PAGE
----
Promoting Wellness for Medical Students Margaret Rea, Ph.D.

Promoting Wellness for
Medical Students
Margaret Rea, Ph.D.
Supported by SAMHSA grant SM 60482
 “Job burnout is defined as a response to prolonged
exposure to demanding interpersonal situations and
is characterized by emotional exhaustion,
depersonalization and reduced personal
(Maslach, 2002)
Burnout: a Continuous Variable
(Maslach, 2002)
 Emotional Exhaustion
 Emotionally over extended and exhausted by work
 Depersonalization
 Negative, cynical attitude, treating
patients/students/co-workers as objects
 Sense of low personal accomplishment:
 Feelings of incompetence, inefficiency and inadequacy
Causes of Burnout
 Overwork
 Inadequate support
 Sleep deprivation
 Lack of selfawareness
 Low control/high
 Imbalance between
personal and
professional life
(Shanafelt TD,
 25-60% of practicing physician (several)
 76% of internal medicine residents (Shanafelt 2003)
 45 % of 3rd year medical students (Dyrbye 2006)
Consequences of Burnout
 Lower empathy
 Poorer patient
care, more errors
 Auto accidents
 Stress-related
health problems
 Poor
 Substance abuse
 Quitting practice
(Shanafelt TD 2003, 2005)
Why is there Burnout with
Bad Equation
High demands of work
Feelings of lack of control
Few Rewards
= Burnout
Psychological strengths and vulnerabilities of physicians
(Krasner et al JAMA 2009)
 Thoroughness
 Over-compulsiveness
 Commitment
 Over commitment
 Perfectionism
 Inability to make mistakes
 Healthy skepticism
 Need for certainty
 Altruism, stoicism, hard work
 Neglecting self-care and family
 Caring
 Compassion fatigue
 Rationality
 Emotional distance
 Self-criticism
 Self-deprecation
 Now lets switch the conversation to
what helps protect against burnout!!!
What are the
Characteristics of a
Resilient Physician?
What do you think are
characteristics that will help you
maintain your personal well-being
and help you to be a resilient
If Every Fifth Physician Is Affected by Burnout,
What About the Other Four?
Resilience Strategies of Experienced Physicians
Julika Zwack, PhD, and Jochen Schweitzer, PhD
 Goal was to identify health-promoting strategies
employed by experienced physicians
 Available studies suggest that burnout levels are
high but what about those physicians who have less
Resilience Strategies
 Study of Resilience Strategies
 200 physicians
 51 general practitioners, 38 psychiatrists, 45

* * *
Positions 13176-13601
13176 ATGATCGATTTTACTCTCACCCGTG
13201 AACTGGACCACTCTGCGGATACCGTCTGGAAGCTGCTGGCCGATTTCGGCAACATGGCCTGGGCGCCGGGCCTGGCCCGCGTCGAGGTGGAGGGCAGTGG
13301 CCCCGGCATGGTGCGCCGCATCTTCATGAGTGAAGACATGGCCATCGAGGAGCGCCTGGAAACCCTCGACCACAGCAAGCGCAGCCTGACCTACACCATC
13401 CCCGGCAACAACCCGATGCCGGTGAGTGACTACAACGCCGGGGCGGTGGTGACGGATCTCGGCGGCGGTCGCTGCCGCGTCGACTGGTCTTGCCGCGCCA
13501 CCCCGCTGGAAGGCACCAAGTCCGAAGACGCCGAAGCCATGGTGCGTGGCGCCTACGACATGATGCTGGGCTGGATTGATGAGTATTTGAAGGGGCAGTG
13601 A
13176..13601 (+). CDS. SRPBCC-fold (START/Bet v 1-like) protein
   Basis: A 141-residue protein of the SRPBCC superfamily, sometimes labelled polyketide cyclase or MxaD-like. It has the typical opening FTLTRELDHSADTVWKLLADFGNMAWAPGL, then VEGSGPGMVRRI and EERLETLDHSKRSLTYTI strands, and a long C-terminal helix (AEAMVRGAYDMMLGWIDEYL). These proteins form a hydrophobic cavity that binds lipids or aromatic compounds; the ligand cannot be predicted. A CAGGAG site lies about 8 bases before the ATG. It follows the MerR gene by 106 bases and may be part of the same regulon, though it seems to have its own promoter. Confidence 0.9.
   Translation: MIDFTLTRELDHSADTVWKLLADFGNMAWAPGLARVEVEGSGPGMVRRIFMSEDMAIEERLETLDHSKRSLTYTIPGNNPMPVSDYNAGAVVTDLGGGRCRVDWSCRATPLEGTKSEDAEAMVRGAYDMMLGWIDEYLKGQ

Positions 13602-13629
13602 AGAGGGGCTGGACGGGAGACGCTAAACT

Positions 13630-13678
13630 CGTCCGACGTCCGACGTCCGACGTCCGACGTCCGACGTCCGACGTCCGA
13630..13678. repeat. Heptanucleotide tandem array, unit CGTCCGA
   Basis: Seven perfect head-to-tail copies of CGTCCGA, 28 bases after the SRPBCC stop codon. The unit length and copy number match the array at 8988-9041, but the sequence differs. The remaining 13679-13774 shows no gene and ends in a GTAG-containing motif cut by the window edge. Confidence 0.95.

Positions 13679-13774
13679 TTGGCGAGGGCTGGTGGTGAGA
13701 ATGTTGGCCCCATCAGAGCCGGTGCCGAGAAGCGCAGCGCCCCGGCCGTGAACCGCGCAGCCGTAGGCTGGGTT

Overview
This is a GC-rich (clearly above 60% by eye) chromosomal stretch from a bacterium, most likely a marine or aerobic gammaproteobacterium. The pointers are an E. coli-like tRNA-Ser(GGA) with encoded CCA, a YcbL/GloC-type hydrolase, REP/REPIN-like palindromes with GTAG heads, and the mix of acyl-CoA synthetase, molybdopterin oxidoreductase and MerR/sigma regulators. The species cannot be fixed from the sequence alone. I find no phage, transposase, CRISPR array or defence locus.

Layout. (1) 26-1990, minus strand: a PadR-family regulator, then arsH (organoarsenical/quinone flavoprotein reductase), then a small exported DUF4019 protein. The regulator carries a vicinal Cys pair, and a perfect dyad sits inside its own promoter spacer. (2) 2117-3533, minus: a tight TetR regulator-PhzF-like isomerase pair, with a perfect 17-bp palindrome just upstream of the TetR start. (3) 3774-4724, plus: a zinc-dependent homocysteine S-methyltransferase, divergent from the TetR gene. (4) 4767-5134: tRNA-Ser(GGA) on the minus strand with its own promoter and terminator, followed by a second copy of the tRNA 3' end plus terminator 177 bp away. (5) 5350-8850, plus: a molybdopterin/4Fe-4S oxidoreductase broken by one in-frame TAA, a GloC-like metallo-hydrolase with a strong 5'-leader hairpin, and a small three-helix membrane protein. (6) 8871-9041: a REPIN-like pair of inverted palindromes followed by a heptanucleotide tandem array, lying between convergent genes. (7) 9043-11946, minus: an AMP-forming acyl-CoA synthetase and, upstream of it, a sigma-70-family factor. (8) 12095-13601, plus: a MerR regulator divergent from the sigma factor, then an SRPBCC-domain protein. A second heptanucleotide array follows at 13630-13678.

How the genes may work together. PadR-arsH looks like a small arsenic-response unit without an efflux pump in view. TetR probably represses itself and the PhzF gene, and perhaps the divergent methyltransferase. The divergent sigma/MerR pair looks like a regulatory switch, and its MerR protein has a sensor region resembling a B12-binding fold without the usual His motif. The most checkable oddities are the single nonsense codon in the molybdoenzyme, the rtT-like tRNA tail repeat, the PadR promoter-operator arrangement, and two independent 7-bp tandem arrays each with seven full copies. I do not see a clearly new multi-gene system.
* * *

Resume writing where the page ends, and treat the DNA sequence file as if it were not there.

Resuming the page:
surgeons, and 66 physicians from other
Job Related Gratification
 Gratification from the doctor–patient
 Interest in the “person behind the symptoms”
 Being someone whose opinion counts, who is “given
a part to play when there are vital decisions to make”
 Success in establishing good relations between doctor
and patient often reflected in patients’ gratitude
 Gratification from medical efficacy:
 Derive energy from the experience of success of
 Doing a good job with diagnosis
Resilience Practices
 Leisure-time activity to reduce stress:
 Physical activity
 Cultural
 Made time to pursue hobbies
 Contact with colleagues:
 Exchange of views and experiences with colleagues
reduction of professional insecurity
 Feedback from colleagues enhanced professional
knowledge and expertise
 Exchanges with colleagues reduced emotional
pressure caused dealing with difficult patients and
complex medical issues
 Cultivation of relations with family
and friends:
 Reliable family relations and friendships represented
an oasis of stability and understanding.
 They provided relaxation through a change of focus
and were beneficial for putting things in perspective.
 Physicians also found it helpful to have relationships
with people who are prepared to bring them “down to
 Proactive engagement with the limits
of skills, complications, and treatment
Owning up to uncertainties and not trying to conceal
Spontaneous phone calls between colleagues;
Inquiries at lunch with fellow physicians;
Regular, established quality circles or explicit error
management meetings openly addressing misgivings
 Physicians accustomed to communicating
uncertainties and complications openly and
proactively enhance both their emotional and
professional security
 Feeling of having learned from one’s mistakes by
frankly addressing such problems made it easier for
many physicians to move on after an adverse event
and not to agonize
 Personal reflection:
 Consciously and regularly taking time out to reflect
on one’s personal situation
 Where am I right now? Where do I want to be?